In modern America, there are many ways to live: apartments, condominiums, houses, townhouses, and now even “tiny houses” are gaining traction. But it wasn’t until the late 1900s that property owners began to experiment with alternative ways of living that revolved around share, “common spaces.”

What constitutes a common area?

Whether you live in an apartment, a house, or in your RV you likely experience common areas every day that are owned by the government. Roads, bridges, and parks are all common areas in that they are used by multiple people and their upkeep is paid for with taxes.

If you take that analogy and apply it to the greenways and lobbies of a condominium, or the streets and sidewalks of a gated community, there are few differences.

What is a homeowners association?

When a developer plans a new community they will often create a homeowners association that will be managed by the people who move into the houses or condominiums. Once a certain number of people have moved into the development and joined the HOA the developer will typically hand over ownership to the HOA and relinquish their legal rights and responsibilities of the land. From there, the HOA typically has complete control over management. Though it should be noted that states have their own HOA related laws with varying levels of oversight.

What does an HOA do?

The most common thing we associate with HOAs is fees and rules. People who move into a community governed by a homeowners association are typically required to join the HOA and are therefore obligated to pay fees and adhere to the guidelines set down by the HOA board.

The fees you pay will go towards maintenance and development of the common areas of your community. That usually amounts to landscaping, maintaining pools and fitness complexes. Fees can range from anywhere between $200 and $450 per month depending on where you live.

HOAs also enforce regulations that homeowners must follow. These vary depending on the community but often include building restrictions for things like fences and additions, as well as other ways that homeowners can customize their homes such as paint and vinyl color. Some homeowners associations go so far as to regulate whether or not a homeowner may fly the flag on their favorite sports team over their door.

Advantages and disadvantages

So what are the advantages and disadvantages you can expect when you belong to a homeowners association? Let’s start with the clear disadvantages. If you are a tinkerer or someone who relishes the freedom to do what they want with their property, living in an HOA-run community might not be right for you. If your salary isn’t quite what you’d like it to be, the cost of living in an HOA neighborhood, along with the monthly fees, might be a bit more than you’re comfortable with.

What about the advantages? First, you can expect that the neighborhood will be well-maintained. This brings about another advantage in that you can expect your property value to grow or at least remain stable thanks to the quality of the neighborhood being carefully managed.

RecycleRecycle WasteRecycling

Can I Recycle This?

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For those of us looking for small ways that we can contribute to an eco-friendly society, recycling is one of the best places to start. Since its inception in the 1970s, recycling technology has come a long way, making it easier than ever for consumers to recycle their household waste.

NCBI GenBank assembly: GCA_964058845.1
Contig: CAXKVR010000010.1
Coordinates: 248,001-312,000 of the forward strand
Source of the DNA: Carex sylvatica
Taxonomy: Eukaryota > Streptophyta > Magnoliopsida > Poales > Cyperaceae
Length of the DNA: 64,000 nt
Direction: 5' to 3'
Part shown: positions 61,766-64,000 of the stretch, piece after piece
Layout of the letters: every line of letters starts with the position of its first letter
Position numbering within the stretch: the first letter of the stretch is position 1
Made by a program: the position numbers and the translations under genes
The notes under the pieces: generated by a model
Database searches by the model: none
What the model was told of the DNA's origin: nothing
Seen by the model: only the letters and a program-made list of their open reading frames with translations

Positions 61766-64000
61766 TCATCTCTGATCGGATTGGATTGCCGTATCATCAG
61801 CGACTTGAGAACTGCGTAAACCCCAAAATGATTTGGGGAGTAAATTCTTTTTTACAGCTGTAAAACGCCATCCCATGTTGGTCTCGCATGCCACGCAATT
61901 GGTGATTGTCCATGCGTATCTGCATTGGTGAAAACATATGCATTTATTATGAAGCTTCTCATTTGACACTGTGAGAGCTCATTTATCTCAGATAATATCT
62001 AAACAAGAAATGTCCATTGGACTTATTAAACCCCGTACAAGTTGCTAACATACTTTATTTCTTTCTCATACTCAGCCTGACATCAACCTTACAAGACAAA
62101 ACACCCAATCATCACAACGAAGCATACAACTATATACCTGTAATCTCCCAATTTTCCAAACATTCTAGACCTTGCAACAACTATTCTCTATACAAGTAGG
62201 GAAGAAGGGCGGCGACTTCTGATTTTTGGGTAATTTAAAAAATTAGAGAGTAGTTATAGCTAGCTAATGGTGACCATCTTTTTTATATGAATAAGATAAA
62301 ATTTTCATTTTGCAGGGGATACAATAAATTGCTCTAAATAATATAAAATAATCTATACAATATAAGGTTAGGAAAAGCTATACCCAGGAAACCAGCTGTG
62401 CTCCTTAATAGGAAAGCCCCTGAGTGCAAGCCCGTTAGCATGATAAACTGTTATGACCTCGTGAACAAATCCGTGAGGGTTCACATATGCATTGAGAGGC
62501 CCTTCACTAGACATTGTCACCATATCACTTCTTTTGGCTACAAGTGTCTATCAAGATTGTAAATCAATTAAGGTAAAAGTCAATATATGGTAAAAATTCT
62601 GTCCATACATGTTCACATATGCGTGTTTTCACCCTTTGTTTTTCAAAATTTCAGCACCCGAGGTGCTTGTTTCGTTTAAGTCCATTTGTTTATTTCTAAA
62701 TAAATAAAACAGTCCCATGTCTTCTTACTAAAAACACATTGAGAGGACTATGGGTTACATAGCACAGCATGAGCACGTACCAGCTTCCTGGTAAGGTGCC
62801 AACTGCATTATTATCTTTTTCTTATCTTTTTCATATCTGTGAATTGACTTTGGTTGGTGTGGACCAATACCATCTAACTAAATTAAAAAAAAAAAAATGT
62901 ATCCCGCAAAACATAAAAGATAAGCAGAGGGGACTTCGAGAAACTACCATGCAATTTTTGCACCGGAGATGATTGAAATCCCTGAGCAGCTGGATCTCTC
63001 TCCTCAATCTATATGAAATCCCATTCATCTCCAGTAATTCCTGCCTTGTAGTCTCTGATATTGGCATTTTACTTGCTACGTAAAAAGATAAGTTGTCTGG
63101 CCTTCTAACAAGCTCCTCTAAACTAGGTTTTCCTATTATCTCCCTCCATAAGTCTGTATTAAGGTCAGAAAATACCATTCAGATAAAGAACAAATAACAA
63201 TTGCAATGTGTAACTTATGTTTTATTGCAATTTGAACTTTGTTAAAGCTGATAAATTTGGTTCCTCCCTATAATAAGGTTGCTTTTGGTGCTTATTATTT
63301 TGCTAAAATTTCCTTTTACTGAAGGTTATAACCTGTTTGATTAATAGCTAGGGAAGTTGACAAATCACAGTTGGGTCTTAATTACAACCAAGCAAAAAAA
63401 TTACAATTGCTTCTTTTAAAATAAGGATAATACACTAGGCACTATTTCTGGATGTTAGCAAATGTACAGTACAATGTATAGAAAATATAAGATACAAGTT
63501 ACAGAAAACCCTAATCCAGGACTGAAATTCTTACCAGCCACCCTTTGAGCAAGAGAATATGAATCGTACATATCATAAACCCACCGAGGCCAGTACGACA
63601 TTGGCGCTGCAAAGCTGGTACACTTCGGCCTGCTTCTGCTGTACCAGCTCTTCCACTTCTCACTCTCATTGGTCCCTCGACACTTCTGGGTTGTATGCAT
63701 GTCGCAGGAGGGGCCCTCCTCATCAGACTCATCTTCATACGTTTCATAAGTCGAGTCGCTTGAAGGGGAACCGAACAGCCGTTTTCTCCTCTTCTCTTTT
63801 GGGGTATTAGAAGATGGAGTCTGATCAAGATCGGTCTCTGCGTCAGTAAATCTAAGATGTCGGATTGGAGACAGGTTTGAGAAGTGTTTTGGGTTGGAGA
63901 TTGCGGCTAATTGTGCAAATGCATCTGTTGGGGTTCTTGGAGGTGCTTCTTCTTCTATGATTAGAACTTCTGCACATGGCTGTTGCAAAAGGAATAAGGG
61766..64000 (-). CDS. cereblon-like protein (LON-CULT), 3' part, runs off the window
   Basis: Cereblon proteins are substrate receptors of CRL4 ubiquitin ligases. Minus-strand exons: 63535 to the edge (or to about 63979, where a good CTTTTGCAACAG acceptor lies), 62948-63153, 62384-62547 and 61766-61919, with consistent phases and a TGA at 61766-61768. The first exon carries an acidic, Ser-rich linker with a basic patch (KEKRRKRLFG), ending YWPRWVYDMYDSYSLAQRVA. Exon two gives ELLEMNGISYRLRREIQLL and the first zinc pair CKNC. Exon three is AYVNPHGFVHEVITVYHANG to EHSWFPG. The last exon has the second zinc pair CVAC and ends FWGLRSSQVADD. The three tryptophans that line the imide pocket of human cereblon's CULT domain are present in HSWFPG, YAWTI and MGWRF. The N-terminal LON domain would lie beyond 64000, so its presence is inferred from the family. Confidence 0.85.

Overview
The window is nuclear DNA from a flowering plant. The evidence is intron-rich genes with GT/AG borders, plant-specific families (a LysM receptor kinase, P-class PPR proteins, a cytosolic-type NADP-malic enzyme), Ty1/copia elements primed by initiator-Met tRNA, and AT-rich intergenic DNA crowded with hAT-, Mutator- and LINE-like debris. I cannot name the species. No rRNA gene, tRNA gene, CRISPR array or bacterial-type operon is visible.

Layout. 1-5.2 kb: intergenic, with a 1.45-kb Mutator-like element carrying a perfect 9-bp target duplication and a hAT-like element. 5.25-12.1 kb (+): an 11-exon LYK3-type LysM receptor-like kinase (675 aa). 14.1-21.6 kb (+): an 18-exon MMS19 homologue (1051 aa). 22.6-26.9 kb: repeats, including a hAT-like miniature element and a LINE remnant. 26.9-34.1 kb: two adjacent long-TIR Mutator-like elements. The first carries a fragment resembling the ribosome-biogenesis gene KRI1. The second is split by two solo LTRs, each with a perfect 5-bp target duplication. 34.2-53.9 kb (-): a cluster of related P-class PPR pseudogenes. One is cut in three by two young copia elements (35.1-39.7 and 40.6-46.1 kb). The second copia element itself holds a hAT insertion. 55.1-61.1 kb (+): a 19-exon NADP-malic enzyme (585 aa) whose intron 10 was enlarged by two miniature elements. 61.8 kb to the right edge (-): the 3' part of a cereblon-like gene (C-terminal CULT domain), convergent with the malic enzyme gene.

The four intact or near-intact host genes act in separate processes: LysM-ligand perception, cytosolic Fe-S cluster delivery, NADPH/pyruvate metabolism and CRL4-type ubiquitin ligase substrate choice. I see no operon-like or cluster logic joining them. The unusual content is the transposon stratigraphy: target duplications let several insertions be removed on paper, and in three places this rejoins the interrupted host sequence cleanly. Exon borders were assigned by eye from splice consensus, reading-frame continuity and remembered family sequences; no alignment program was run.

Although the excuses for not recycling are dwindling, there still can be a learning curve. Depending on where you live, there might be certain requirements you have to meet for your recycling to actually make it to the plant. And, in spite of the fact that we can now effectively recycle more materials than ever, there are still some items that you shouldn’t toss in the recycling bin.

If you’re new to recycling or just want to learn more about what you can and cannot recycle, read on.

Rules and regulations may vary

Let’s begin with a disclaimer: recycling isn’t the same everywhere. While many cities have free recycling and curbside pickup programs, some smaller towns and suburbs do not. In these instances, recycling is often a service provided by waste management companies in your area at a small added fee to your monthly garbage pickup bill.

What is single-sort recycling?

If you’re new to recycling, odds are you’re imagining having to sort out paper from plastic and metal and so on. However, due to single-sort recycling (also known as “no-sort” and “zero-sort” recycling) you don’t have to worry about putting different items in different bins.

With single-sort recycling, you can put everything in the same container and it will later be sorted automatically at a recycling facility using complex machinery.

What can I recycle?

Generally, the following items are now able to be recycled. However, you should follow the guidelines provided by your recycling company or municipal recycling facility.

  • Aluminum cans and foil.
    2.7 million tons of aluminum is discarded each year, half of which gets processed at a recycling facility. The benefit of recycling aluminum is that it is 100% recyclable, so nothing is lost in the process. At the facility, aluminum cans, foil, and other products are shredded up and turned into small chips of aluminum that can be sent back for production and reuse.

  • Paper and cardboards.
    Magazines, newspaper, cardboard, office paper, and juice cartons are just some of the paper goods that can be recycled. In the U.S., we recycling a large percentage of our paper goods due to the collection of newspapers. One item that people often toss in the recycling bin that isn’t able to be recycling is food containers that have food and grease seeped into them.

  • Glass items.
    Most glass items are recyclable. However, crystal glass, heat-resistant glass, and ceramic items (like plates and mugs) are not able to be recycled at a facility and should either be repurposed or tossed out.

  • Electronics and batteries.
    While you might not be able to toss most of these items in your recycling bin, there are several simple ways to recycle electronics and batteries. Calling your local appliance store, automotive retailers, and electronics stores like Best Buy often will take certain items for reuse and recycling.